Friday, September 21, 2007

Blinded By The White: OJ Simpson vs. The Jena Six

by Sally Kohn

Why is it that mainstream white media and white folks in general are so obsessed (once again) with OJ’s guilt but paying little or no attention to the innocence of the Jena Six?

Of course, we all know about OJ’s recent arrest. It’s been all over the news. But if you don’t know about the Jena Six, you’re not alone. On, for instance, there are four times as many recent news stories about OJ as there are about the Jena Six.

As I’m writing this, the town of Jena, Louisiana — population 3,000 — is preparing for a civil rights rally Thursday with an expected 50,000 demonstrators from across the country. But OJ Simpson is on the front page of USA Today site.

In the small town of Jena last fall, two black high school students sat in a schoolyard under a tree. The tree was known as the “white tree” because only white kids are allowed to sit under it. The day after the two black students defied this unspoken rule, nooses were hung from the tree. The school principle dismissed it as a “prank”. Black students protested by sitting under the tree, in growing numbers. The District Attorney came to the school and threatened them, saying, “I can take away your lives with the stroke of a pen.”

There was a series of violent incidents were white students attacked black students. The government and school administrators ignored those. But when a white student was beaten up by six black students in a schoolyard fight — after provoking the black students with racist taunts — the District Attorney charged the black students with attempted murder and conspiracy to commit murder. They were charged in adult court. Meanwhile, the white student they beat up suffered only minor cuts and bruises.

One of the black students, Mychal Bell — age 16 — has been in prison since December. Last month, an all-white jury decided that Bell was guilty — not guilty of beating up a student who racially taunted him, but guilty of attempted murder.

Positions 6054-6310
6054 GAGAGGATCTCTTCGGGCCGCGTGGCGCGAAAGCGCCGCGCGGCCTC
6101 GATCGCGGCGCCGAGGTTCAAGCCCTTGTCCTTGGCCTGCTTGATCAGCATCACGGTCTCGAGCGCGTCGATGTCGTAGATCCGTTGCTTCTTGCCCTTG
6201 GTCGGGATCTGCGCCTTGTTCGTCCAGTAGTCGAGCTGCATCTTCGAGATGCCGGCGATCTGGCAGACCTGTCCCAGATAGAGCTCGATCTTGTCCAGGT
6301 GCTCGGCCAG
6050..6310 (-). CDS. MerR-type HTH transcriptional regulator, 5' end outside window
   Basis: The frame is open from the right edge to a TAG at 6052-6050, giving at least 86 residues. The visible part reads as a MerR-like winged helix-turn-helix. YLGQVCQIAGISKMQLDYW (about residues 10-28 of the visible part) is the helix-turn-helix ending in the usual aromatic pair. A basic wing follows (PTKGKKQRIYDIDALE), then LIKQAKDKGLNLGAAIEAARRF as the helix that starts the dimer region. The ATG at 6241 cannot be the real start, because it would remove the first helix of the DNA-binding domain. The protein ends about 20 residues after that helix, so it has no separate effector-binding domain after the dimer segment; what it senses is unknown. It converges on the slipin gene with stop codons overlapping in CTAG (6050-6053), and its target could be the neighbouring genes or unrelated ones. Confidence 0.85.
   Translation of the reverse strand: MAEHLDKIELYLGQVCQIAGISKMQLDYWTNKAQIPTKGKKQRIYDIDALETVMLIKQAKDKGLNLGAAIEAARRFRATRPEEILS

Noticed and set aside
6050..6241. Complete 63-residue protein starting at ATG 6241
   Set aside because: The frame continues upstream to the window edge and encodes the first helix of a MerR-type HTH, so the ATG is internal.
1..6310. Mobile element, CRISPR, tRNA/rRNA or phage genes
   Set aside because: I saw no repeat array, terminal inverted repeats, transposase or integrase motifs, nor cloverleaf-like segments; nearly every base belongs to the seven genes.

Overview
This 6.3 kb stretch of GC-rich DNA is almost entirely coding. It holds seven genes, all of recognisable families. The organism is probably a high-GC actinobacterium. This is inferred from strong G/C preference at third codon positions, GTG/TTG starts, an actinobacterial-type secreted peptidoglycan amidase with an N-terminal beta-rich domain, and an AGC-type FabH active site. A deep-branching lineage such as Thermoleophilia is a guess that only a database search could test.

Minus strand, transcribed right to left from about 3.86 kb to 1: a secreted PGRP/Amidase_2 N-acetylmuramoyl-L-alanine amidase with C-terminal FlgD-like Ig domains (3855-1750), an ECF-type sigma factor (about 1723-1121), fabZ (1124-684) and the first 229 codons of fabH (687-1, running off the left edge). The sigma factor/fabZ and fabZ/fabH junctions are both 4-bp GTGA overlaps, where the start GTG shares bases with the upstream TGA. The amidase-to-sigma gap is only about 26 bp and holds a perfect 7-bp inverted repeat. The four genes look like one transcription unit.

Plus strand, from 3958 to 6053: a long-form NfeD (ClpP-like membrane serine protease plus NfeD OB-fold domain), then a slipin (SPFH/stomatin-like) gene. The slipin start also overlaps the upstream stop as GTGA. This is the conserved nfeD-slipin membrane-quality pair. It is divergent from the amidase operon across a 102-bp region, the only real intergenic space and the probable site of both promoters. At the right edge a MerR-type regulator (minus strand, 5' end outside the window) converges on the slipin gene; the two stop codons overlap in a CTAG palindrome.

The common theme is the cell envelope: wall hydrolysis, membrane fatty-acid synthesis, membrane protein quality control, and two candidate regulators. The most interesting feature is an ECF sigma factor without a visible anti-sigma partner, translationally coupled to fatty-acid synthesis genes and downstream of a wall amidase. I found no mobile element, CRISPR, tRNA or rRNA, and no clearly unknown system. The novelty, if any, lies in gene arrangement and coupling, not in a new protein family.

It reminds me of the African American five-year-old in Florida earlier this year who was acting up in kindergarten so the teacher called the police and the little girl was handcuffed and arrested and taken to jail. Or countless other examples. How is it that white folks are so predisposed to presume that black folks are sinister and guilty and yet equally as quick to deny the pervasiveness of racism in every crevice of our society and rail against affirmative action and other remedies to structural injustice?

At the time of OJ Simpson’s trial for allegedly murdering his ex-wife and her friend, polls showed that most white people thought Simpson was guilty while black people thought he was innocent. Another poll conducted 10 years after the Simpson verdict found the same thing.

What gives? Why in case after case do blacks and whites see things so, well, black and white? Racial profiling is a documented phenomenon; studies show that African Americans are far more likely to be arrested and convicted of crimes than whites who commit the same offenses. People of color recognize that the system is biased. Why can’t whites? And why can’t whites recognize their own role in perpetuating that bias — not only directly but also indirectly by denying that that such racism even exists?